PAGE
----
In Monkhill Ltd v SSHCLG  EWHC 1993 (Admin), handed down on 24 July 2019, Holgate J considered a claim raising important issues about the interpretation of the presumption in favour of sustainable development for decision-taking in paragraph 11(d) of the National Planning Policy Framework (“NPPF”).
NPPF para. 11(d) provides that, where there are no relevant development plan policies, or the policies which are most important for determining the application are out-of-date, the presumption in favour of sustainable development requires permission to be granted unless either:
- the application of policies in this Framework that protect areas or assets of particular importance provides a clear reason for refusing the development proposed ; or
- any adverse impacts of doing so would significantly and demonstrably outweigh the benefits, when assessed against the policies in this Framework taken as a whole.
Footnote  sets out the relevant policies in the NPPF, including policies “relating to … land designated as … an Area of Outstanding Natural Beauty”.
In a single ground of challenge brought under section 288 of the Town and Country Planning Act 1990 against the decision of an Inspector appointed by the Secretary of State, the Claimant submitted that the first part of NPPF para. 172, which provides that “great weight” should be given to conserving and enhancing landscape and scenic beauty in, inter alia, AONBs, cannot – of itself – constitute a “clear reason for refusal” when applied.
The Claimant submitted:
“….a policy which simply specifies a degree of weight to one particular factor is not capable of itself of providing a “clear reason for refusal”, since whether planning permission should be refused or allowed requires a balancing of all the considerations in favour and against the proposed development. The application of a policy is only capable of providing a “clear reason for refusal” without proceeding to the application of the tilted balance in NPPF para. 11(d)(ii) if that policy itself provides – in terms – that permission should (or should normally) be refused unless certain requirements or criteria are met.”
The Claimant identified a number of paragraphs in the NPPF that satisfied this test, including the second part of NPPF para. 172, which provides that “planning permission should be refused for major development [in an AONB] other than in exceptional circumstances, and where it can be demonstrated that the development is in the public interest”.
After setting out at paragraph 39 of the judgment a helpful 15-stage summary of the meaning and effect of NPPF paras. 11 and 12, Holgate J went on to dismiss the claim. At paragraphs 52 and 53 of the judgment, the judge held as follows:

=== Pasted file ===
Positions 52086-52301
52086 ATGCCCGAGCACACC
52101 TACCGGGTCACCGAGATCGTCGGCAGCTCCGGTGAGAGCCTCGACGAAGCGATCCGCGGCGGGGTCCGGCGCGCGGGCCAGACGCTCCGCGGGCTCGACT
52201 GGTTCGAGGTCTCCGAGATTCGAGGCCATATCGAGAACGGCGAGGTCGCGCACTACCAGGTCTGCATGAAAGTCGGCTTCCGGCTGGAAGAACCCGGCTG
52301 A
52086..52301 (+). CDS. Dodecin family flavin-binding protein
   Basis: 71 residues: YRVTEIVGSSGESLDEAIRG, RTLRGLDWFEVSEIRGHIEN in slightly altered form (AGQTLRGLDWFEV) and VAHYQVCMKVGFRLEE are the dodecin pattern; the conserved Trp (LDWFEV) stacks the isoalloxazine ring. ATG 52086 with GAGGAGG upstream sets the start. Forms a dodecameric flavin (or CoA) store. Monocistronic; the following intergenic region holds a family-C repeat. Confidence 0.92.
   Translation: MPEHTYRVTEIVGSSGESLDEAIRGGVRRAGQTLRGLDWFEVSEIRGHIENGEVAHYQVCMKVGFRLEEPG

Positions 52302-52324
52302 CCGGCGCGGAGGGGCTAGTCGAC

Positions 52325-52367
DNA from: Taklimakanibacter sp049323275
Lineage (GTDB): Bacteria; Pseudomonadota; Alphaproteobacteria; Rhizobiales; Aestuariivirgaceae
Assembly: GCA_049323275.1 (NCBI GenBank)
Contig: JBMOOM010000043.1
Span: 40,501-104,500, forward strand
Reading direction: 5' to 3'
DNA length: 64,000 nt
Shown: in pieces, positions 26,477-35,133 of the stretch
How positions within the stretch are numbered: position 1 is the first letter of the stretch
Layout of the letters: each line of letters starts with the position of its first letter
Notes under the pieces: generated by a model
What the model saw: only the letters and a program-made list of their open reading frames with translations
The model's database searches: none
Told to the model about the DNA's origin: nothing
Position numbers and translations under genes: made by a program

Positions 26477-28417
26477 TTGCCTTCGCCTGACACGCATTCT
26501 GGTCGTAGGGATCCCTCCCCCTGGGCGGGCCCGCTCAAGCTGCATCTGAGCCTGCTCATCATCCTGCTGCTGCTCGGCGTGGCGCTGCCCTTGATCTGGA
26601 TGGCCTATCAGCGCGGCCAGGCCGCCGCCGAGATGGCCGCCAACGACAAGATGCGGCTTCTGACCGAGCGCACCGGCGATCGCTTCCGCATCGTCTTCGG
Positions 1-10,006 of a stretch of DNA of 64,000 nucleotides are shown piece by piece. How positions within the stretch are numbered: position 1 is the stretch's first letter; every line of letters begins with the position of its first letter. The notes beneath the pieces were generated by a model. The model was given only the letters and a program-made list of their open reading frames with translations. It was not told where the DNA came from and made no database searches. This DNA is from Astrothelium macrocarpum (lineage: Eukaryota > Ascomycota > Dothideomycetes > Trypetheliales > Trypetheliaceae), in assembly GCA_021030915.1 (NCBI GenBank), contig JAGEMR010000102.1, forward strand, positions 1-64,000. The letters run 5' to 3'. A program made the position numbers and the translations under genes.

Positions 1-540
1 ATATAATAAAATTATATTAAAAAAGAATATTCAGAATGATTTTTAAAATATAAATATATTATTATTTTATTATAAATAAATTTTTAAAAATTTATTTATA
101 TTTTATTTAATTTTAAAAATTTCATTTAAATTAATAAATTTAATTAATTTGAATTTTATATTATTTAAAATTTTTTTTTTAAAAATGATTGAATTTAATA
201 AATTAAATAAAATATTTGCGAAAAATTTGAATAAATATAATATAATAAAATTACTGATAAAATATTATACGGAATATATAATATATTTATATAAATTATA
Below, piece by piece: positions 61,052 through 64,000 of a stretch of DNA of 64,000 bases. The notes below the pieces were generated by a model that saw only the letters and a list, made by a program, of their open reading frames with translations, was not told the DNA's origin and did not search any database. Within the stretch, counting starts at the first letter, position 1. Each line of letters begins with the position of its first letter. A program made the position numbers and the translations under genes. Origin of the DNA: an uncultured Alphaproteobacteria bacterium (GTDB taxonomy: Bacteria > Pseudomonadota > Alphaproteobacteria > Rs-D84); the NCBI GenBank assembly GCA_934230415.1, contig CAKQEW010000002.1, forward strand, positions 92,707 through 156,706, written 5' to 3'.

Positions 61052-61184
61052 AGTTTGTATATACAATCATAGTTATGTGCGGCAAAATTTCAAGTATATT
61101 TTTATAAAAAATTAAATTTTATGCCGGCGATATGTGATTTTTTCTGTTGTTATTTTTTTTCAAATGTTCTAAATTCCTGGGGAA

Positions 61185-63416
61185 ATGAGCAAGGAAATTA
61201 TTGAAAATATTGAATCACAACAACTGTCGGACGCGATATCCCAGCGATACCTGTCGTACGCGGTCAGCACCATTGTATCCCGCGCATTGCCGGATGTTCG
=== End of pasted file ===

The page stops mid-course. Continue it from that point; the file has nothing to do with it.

“52. Plainly, in a simple case where there would be harm to an AONB but no countervailing benefits, and therefore no balance to be struck between “pros and cons”, the effect of giving great weight to what might otherwise be assessed as a relatively modest degree of harm, might be sufficient as a matter of planning judgment to amount to a reason for refusal of planning permission, when, absent that policy, that might not be the case. But where there are also countervailing benefits, it is self-evident that the issue for the decision-maker is whether those benefits outweigh the harm assessed, the significance of the latter being increased by the requirement to give “great weight” to it. This connotes a simple planning balance which is so obvious that there is no interpretive or other legal requirement for it to be mentioned expressly in the policy. It is necessarily implicit in the application of the policy and a matter of planning judgment. The “great weight” to be attached to the assessed harm to an AONB is capable of being outweighed by the benefits of a proposal, so as to overcome what would otherwise be a reason for refusal.
53. Interpreted in that straight forward, practical way, the first part of paragraph 172 of the NPPF is capable of sustaining a clear reason for refusal, whether in the context of paragraph 11(d)(i) or, more typically where that provision is not engaged, in the general exercise of development management powers.”
A copy of the judgment is available here.
Charles Banner QC and Matthew Fraser acted for the Claimant, instructed by Penningtons Manches Cooper LLP. Richard Moules acted for the Secretary of State, instructed by the Government Legal Department.